What Not to Do: Kittens don’t need to be shown how to cover up their feces by, say, your taking hold of a paw and helping with the digging. Kittens will not react well to this action! Covering feces and urine is instinctive for kittens, so even though it may not happen at first, it will soon.
How to Keep Your Kitty on a Schedule: Pick the kitten up and place him or her in the box upon waking up, after each meal, or after some interval of time has occurred. You may have to do this frequently at first or maybe only for a day or two.
- If you see your kitten squat outside the litter box, assume the box is needed and then pick him or her up and place your pet in it.
- Establish a regular feeding schedule and assume your kitten will likely need to use the box about 20 minutes later.
Offer Praise, not Punishment: if you see your kitten use the box correctly, pet and praise your little pet. Never scold or get angry at your kitten if they forget.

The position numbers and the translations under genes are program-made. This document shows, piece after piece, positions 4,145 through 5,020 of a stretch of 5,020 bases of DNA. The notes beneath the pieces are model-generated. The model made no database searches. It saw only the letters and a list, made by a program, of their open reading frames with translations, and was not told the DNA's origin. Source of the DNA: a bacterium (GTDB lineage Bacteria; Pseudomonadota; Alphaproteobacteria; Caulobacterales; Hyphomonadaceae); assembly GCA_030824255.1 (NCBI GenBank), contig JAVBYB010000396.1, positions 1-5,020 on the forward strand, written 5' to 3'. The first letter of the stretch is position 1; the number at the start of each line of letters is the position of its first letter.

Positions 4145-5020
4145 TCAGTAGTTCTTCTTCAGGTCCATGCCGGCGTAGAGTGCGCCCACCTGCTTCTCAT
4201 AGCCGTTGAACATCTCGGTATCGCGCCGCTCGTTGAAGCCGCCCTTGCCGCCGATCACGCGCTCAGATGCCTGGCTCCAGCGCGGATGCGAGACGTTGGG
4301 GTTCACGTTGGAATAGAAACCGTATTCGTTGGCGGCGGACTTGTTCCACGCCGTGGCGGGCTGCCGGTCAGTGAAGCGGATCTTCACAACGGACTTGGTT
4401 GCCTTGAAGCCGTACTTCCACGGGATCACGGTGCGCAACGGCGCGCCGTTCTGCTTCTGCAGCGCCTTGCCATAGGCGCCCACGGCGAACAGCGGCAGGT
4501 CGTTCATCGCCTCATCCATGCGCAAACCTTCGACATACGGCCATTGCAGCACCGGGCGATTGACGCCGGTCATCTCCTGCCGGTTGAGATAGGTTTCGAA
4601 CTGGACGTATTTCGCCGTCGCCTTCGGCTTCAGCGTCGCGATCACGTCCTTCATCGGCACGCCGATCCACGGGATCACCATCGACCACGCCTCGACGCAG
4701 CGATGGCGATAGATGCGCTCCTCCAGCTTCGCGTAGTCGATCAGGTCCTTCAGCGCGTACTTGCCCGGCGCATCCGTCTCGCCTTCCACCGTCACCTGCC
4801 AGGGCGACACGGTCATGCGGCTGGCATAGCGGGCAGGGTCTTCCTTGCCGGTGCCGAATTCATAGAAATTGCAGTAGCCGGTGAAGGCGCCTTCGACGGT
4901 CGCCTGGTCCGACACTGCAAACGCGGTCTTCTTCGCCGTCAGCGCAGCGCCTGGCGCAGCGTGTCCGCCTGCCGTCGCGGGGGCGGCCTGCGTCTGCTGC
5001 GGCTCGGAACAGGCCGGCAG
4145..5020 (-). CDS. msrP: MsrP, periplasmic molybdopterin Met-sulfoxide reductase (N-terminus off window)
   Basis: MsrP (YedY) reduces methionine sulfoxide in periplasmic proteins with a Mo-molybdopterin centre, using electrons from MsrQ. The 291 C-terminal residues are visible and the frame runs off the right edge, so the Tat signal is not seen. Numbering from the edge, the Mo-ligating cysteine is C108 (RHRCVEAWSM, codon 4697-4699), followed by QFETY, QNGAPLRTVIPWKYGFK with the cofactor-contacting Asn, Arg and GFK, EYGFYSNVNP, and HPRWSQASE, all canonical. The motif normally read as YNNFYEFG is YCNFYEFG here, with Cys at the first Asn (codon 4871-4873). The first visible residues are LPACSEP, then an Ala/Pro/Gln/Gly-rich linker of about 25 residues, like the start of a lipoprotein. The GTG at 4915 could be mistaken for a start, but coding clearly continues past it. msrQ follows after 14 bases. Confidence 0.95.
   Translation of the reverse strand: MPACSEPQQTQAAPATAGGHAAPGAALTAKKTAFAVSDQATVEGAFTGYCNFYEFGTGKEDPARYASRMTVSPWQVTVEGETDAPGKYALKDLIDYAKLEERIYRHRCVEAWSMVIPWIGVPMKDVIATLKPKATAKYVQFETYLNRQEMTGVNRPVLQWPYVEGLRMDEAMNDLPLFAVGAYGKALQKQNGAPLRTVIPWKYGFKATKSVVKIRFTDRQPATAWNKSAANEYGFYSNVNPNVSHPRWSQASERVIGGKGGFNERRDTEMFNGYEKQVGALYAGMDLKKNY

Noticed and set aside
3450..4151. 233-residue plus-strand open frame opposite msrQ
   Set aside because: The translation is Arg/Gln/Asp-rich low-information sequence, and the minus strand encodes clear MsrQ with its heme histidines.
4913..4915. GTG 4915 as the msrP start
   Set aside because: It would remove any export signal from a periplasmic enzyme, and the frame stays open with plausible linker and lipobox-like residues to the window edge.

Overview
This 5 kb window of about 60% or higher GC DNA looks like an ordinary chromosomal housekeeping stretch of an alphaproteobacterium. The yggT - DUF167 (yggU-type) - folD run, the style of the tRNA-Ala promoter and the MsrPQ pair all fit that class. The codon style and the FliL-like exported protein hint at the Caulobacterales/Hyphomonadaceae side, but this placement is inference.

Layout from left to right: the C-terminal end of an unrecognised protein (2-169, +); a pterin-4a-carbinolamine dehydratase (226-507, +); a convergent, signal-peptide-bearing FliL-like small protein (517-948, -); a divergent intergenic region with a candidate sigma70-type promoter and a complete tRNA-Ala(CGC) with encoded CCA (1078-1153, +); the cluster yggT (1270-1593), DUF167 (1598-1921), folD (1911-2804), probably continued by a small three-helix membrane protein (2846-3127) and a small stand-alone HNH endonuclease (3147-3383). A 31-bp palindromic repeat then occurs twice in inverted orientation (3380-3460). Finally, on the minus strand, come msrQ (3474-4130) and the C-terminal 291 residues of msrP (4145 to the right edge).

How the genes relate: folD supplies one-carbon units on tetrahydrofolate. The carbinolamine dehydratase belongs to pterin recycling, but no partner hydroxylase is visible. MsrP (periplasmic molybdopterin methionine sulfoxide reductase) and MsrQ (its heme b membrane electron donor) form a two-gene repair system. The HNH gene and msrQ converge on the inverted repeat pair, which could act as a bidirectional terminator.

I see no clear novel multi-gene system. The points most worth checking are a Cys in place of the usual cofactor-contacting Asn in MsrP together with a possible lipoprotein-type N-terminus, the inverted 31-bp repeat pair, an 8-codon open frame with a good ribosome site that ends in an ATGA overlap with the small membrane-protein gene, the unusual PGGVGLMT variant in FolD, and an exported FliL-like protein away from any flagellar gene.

How to Deal with Accidents: if an accident occurs, help your pet smell the box’s location afterwards. Pick your kitty up and place him or her in the box as a reminder of where they are supposed to go if they have to. Don’t ever rub the noses of kittens into the feces or urine! Doing this is confusing and frightening to them. Clean up the accident area thoroughly so there is no smell remaining; it could encourage your kitten to consider the spot as their bathroom.
Tip 4. Keep the Litter Box Clean
Kittens don’t like unpleasant odors as much as we don’t. They will tend to avoid using a dirty litter box, so you need to keep it clean.
Clean the Litter Daily: use the scooper on a daily basis to remove the urine and feces.
Clean the Box Frequently: about once a week, dump the litter into a garbage bag and wash the box with soapy water or a non-toxic cleaner. Rinse, dry, and fill it with fresh litter after washing.
Unlike potty training dogs, which can take a little while, litter box training for kittens is usually a simple matter of finding the right box, finding the right litter, and making sure the box is easily accessible and regularly kept clean. Kittens can usually be trained in a day or two—it’s easy-peasy!